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NGINX and phpMyAdmin. When you have to…

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The phpMyAdmin is the famous web client for MySQL databases.

However, being an open-source product, it is subject to security vulnerabilities.

The best thing is not using it at all. All the modern MySQL GUI clients support connecting via SSH tunneling. So you don’t have to open MYSQL port for outside. Neither you expose the ability to work with MySQL via the web, as phpMyAdmin does.

But if you must make use of phpMyAdmin for some reason (e.g. lazy devs who have no idea about SSH tunneling), you need to set it up properly and in a very secure way.

Here’s how to set it up in CentOS/RHEL 7, with NGINX in mind.

Step 1. Install phpMyAdmin

yum install epel-release
yum install phpMyAdmin

Step 2. Configure NGINX

It’s time to make it web-accessible. But only to specific IPs.

First, create file /etc/nginx/global/allowed-ips-pma.conf.
Then list the IP addresses allowed to access phpMyAdmin in that file:

# single IPs:
allow 2.3.4.5;
allow 3.4.5.6;
# networks:
allow 4.5.6.7/17;
# deny the rest:
deny all;

The phpMyAdmin should never be installed on a URL that is easy to guess. So don’t use any of /pma, /phpmyadmin, etc.
You could, in theory, configure a secret subdomain, e.g. pma-gj4lrxidp.example.com for hosting your phpMyAdmin instance It’s best to set it up on secure subdomain, because it’s easy to switch it off without disturbing the main website you host:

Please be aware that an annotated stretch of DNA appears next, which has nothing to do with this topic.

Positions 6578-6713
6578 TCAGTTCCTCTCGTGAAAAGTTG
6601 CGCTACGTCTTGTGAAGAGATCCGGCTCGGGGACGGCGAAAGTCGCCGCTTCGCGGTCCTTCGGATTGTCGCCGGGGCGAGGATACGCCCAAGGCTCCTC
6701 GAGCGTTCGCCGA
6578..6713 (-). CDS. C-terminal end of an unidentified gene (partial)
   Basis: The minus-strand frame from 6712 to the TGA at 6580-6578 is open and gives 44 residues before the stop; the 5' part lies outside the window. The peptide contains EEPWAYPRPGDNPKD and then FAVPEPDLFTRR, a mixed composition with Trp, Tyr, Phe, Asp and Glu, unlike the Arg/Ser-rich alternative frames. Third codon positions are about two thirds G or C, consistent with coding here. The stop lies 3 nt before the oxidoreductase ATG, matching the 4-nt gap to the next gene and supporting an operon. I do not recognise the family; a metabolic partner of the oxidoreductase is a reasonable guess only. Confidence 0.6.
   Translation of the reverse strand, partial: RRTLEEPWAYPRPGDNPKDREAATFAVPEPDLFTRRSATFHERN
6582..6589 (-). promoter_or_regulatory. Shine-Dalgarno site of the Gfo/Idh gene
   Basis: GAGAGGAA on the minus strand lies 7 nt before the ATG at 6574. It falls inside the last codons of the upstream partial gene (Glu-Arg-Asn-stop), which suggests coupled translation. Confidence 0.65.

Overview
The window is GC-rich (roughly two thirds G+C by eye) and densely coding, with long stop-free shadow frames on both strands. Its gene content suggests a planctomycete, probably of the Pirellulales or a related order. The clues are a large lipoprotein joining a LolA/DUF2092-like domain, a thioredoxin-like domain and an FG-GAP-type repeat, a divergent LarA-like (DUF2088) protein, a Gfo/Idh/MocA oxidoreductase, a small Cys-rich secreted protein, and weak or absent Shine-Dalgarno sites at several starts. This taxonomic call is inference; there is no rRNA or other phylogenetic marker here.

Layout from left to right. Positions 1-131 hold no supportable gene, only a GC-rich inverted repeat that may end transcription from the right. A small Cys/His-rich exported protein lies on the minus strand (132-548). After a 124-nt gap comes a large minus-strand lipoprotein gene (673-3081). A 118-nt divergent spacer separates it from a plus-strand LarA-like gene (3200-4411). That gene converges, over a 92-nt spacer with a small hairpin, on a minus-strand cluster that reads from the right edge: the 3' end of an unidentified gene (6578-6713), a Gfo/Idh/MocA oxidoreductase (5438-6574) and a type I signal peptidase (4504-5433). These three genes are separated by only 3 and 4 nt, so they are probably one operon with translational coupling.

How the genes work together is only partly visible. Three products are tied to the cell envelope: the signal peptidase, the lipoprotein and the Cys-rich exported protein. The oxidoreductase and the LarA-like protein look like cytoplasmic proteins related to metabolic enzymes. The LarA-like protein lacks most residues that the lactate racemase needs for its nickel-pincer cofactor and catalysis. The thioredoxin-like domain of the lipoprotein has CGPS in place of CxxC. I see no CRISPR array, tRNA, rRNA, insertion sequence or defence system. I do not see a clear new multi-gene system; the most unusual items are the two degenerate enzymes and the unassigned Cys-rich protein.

server {
    server_name pma-gj4lrxidp.example.com;
    ...
    include global/allowed-ips-pma.conf;
    root /usr/share/phpMyAdmin;
    location ~ \.php$ {
        # mysqldump can take potentially very long time; adjust as needed
        fastcgi_read_timeout 360;
        fastcgi_pass unix:/var/run/php-fpm/php-fpm-default.sock;
        fastcgi_index index.php;
        include fastcgi_params;

        # no big headers there:
        fastcgi_buffer_size 2k;

        # set client body size to 32M #
        client_max_body_size 32M;
    }
    # These directories do not require access over HTTP
    location ^~ /libraries/ {
        deny all;
    }
    location ^~ /setup/lib/ {
        deny all;
    }
    location ^~ /setup/frames/ {
        deny all;
    }
}   

Separate subdomain just for phpMyAdmin might sound like overkill to some people.
They would desire to set it up onto a subdirectory instead.

But because the name of the installed directory (/usr/share/phpMyAdmin), doesn’t match to the desired directory (e.g. /pma-gj4lrxidp/, we have to prepare special NGINX configuration, namely:

  • use alias to map to a different directory name, instead of root
  • ensure using of $request_filename as SCRIPT_FILENAME environment variable for FastCGI, because this variable plays better with alias

So we end up with:

# using "best non-RE match" so things like `location \.jpg$` elsewhere in the main site will not tamper with our alias
location ^~ /pma-gj4lrxidp/ {
    alias /usr/share/phpMyAdmin/;
    include global/allowed-ips-pma.conf;
    expires max;
    location ~ \.php$ {
        expires -1;
        fastcgi_read_timeout 360;
        fastcgi_pass unix:/var/run/php-fpm/php-fpm-default.sock;
        fastcgi_index index.php;
        # $request_filename makes more sense in combination with alias
        fastcgi_param SCRIPT_FILENAME $request_filename;
        include fastcgi_params;

        # no big headers there:
        fastcgi_buffer_size 2k;

        # set client body size to 32M #
        client_max_body_size 32M;
    }
}
# These directories do not require access over HTTP
location ^~ /pma-gj4lrxidp/libraries/ {
    deny all;
}
location ^~ /pma-gj4lrxidp/setup/lib/ {
    deny all;
}
location ^~ /pma-gj4lrxidp/setup/frames/ {
    deny all;
}

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